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Preface > Organization of This Book

P3.4. Organization of This Book

You should be able to understand the bulk of each project with very little reading. The pictures alone tell a story. At the beginning of each chapter we include a conceptual diagram, a "What You Need" list, and a small "Project Stats" section that describes the relative difficulty, time involved, and cost of the project. We assume that you've already got a PC, so we typically don't take that expense into account in the overall cost of the project.

The 13 projects in Home Hacking Projects for Geeks are divided into three categories: Home Automation, Home Entertainment, and Home Security.

P3.4.1. Part I, Home Automation

Chapter 1, Automate a Light

(written by Tony Northrup), introduces you to lighting that responds to your needs without request. We'll show you how to automate a light using a motion sensor, and you'll never need to walk across a dark basement again.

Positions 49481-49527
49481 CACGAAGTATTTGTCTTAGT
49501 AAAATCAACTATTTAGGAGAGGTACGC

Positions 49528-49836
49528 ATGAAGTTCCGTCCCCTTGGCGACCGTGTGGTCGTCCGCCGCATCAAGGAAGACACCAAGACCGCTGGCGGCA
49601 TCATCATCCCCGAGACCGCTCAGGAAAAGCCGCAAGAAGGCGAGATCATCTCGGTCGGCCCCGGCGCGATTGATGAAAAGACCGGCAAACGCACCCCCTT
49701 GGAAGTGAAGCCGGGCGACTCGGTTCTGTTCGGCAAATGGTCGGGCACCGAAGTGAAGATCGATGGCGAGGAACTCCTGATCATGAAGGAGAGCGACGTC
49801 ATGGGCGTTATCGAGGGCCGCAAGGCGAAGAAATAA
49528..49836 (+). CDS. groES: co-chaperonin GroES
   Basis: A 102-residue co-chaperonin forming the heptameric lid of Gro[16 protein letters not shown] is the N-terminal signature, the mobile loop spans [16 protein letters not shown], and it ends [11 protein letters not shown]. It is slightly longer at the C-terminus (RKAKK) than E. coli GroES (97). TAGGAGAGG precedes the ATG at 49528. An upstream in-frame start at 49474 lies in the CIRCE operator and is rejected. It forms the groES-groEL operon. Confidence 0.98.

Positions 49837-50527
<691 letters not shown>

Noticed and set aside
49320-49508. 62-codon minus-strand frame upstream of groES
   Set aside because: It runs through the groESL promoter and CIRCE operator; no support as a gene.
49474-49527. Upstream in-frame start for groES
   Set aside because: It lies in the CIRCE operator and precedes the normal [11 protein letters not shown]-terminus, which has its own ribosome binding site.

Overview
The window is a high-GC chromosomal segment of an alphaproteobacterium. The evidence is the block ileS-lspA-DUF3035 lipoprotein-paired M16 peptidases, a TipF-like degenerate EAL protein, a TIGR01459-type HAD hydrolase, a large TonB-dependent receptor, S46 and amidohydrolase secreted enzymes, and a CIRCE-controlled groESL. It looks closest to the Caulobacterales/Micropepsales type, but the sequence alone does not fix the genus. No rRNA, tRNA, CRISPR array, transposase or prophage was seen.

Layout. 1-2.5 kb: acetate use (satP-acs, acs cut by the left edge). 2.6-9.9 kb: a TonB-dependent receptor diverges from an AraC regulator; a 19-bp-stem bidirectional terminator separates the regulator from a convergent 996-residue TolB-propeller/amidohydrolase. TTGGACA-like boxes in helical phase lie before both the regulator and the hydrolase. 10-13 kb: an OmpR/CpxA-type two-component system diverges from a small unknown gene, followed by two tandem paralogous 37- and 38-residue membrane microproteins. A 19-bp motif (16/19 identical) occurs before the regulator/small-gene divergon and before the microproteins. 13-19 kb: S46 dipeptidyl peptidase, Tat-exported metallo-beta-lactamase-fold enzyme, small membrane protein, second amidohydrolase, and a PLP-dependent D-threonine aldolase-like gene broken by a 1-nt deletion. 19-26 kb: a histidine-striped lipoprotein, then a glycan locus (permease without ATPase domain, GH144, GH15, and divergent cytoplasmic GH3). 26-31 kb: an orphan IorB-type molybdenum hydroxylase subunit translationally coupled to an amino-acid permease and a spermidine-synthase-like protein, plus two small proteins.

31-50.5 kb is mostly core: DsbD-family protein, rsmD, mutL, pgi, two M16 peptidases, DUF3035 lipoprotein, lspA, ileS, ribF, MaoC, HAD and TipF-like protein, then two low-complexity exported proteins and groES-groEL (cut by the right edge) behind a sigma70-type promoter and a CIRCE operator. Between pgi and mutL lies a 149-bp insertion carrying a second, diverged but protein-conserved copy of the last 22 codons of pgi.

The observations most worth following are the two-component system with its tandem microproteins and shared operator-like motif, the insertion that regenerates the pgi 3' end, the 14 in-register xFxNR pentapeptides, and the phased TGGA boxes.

Chapter 2, Automate Your Porch Light

(written by Tony Northrup), expands upon the concepts in the first chapter. This chapter introduces a component, the light sensor, but more importantly, it offers a simple solution to a complex problem by integrating your lighting control system with your computer. You'll learn a little bit of Perl by using scripts that should be simple to read if you're familiar with any programming language.

Chapter 3, Remotely Monitor a Pet

(written by Tony Northrup), shows you how to extend the reach of your home using the Internet. This chapter covers the basics of configuring a web server using either Windows or Red Hat Linux. You'll see some new hardware here, too, and use some concepts from the previous projects to rig up a system that takes snapshots of your pet when it passes in front of a motion sensor. When you're done, you'll be able to check in on your pet from any web browser in the world!

Chapter 4, Make Your House Talk